The Speaker
Monday, 20 May 2024 – 23:10
Kwasi Kwarteng / Nate Graham / UK Government (Flickr Attribution Attribution-NonCommercial-NoDerivs 2.0 Generic (CC BY-NC-ND 2.0))

A look at the politics of Kwasi Kwarteng and how this may influence his November budget

As I am writing this the government has just announced that they will help businesses, charities and other public sector organisations by capping energy prices for six months, reimbursing the difference to energy providers. This comes just after an announced plan to help households in a similar fashion.

With these developments fresh in our minds, let’s take a look at the political history of the Chancellor Kwasi Kwarteng and what this will mean for the economy.

Between 2005-6 he was the chairman of the Bow Group; the Bow Group founded in 1951, is the oldest conservative think tank in the UK. In the 70s the group was closely associated with the development of post-Keynesian economics, which led to the development of Neo-liberal, Thatcherite economics. In recent years the Bow Group has been strongly supportive of Donald Trump, likening him to Ronald Regan, and in 2018 hailed Nigel Farage as someone who has made great contributions to the conservative cause.

Following on from the Bow Group, after Kwasi became an MP in 2010, he along with other conservative MPs that include our current PM Liz Truss, co-authored ‘Britannia Unchained’. Published in 2012, it was instantly met with controversy, describing

British people as among the ‘worst idlers in the world’. The book has also been seen as providing an optimistic, albeit a highly conservative view on the future of the UK.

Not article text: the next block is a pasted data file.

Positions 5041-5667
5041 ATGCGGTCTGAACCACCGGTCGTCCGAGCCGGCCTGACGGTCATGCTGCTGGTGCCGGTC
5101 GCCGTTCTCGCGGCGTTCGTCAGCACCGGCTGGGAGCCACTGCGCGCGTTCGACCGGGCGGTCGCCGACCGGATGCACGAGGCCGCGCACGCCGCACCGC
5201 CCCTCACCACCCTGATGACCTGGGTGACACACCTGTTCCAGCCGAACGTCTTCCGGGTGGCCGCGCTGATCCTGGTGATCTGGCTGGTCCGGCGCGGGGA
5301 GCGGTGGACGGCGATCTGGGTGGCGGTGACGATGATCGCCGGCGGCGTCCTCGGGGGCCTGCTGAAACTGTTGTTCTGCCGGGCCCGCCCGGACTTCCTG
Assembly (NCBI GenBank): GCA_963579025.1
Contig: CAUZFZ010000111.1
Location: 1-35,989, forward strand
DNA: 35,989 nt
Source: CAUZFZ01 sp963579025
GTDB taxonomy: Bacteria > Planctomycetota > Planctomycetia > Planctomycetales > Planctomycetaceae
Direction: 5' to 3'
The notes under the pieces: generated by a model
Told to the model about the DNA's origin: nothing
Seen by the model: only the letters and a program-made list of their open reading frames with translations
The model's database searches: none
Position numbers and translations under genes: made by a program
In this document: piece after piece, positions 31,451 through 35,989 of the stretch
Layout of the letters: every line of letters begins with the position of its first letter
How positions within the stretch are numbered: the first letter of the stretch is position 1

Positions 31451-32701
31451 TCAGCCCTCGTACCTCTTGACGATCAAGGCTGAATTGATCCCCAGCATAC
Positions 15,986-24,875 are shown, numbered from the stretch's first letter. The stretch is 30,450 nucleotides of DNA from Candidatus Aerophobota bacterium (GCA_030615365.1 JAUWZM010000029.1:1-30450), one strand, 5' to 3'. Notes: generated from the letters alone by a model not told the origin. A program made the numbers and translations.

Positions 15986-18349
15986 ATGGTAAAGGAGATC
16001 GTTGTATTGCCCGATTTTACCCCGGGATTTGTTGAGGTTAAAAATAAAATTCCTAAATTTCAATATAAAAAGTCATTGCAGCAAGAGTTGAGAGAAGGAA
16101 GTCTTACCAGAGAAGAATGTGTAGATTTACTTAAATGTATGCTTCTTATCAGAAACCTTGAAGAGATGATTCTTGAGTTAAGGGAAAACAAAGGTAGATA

I was going to continue this article with a further delve into Kwasi’s biography, but the writing of this article has been in the backdrop of a litany of government announcements, so I have decided to change direction somewhat.

As I type these words, my phone flashed with the news that the Chancellor will announce that 250,000 people will be told to take active steps to find work or see their benefits reduced. This announcement is being framed as a pro growth move by the government to get people into work.

The Chancellor’s mini budget is looming and the full budget is just on the horizon come November. What will be announced? By the time you’re reading this, you’ll probably know and be judging my accuracy. Kwasi is expected to cut corporation tax, extra borrowing to fuel economic growth, cutting stamp duty and vastly increasing the defence budget to help Ukraine and encourage growth.

Borrowing aside all these policies follows a Thatcherite trend of small government and low taxation. It has reached levels of parody now, but the efforts of Liz Truss to mirror Thatcher not just in policy but also presentation are well known. This is something, looking at Kwasi’s past in the Bow Group he will push forward with as well.

I expect the Chancellor and the government to reaffirm a commitment on privatisation and possibly baby steps towards privatising small parts of the NHS in the guise of reducing government spending and to boost growth. Thatcher famously crushed the Unions as she suggested they were a large part of the country’s economic mess at the time; this example is likely to be followed in the wake of mass strikes going on up and down the country, to again aid economic development.

Furthermore, following the announced removal of the bankers bonus cap I expect further removal of restrictions on the banking and services industry, a policy unsurprisingly introduced by Thatcher when she was elected.

Am I right? Only time will tell, but me being right is not important. The important thing is that whatever the Chancellor proposes is actually able to pull this country out of the cost of living crisis deep economic hole we find ourselves in. I have my opinions on whether this will work and I’m sure you do too, but in the end, time is the only thing that can reveal that answer.

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